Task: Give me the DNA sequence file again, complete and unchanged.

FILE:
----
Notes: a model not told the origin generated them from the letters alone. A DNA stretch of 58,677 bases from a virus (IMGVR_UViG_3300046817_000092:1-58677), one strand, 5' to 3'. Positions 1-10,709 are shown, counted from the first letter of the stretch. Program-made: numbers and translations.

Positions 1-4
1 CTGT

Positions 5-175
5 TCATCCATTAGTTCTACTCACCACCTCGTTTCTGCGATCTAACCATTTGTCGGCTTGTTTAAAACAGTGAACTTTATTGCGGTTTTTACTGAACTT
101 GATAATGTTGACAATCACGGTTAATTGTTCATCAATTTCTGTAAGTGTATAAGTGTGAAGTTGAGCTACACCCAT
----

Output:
Notes: a model not told the origin generated them from the letters alone. A DNA stretch of 58,677 bases from a virus (IMGVR_UViG_3300046817_000092:1-58677), one strand, 5' to 3'. Positions 1-10,709 are shown, counted from the first letter of the stretch. Program-made: numbers and translations.

Positions 1-4
1 CTGT

Positions 5-175
5 TCATCCATTAGTTCTACTCACCACCTCGTTTCTGCGATCTAACCATTTGTCGGCTTGTTTAAAACAGTGAACTTTATTGCGGTTTTTACTGAACTT
101 GATAATGTTGACAATCACGGTTAATTGTTCATCAATTTCTGTAAGTGTATAAGTGTGAAGTTGAGCTACACCCAT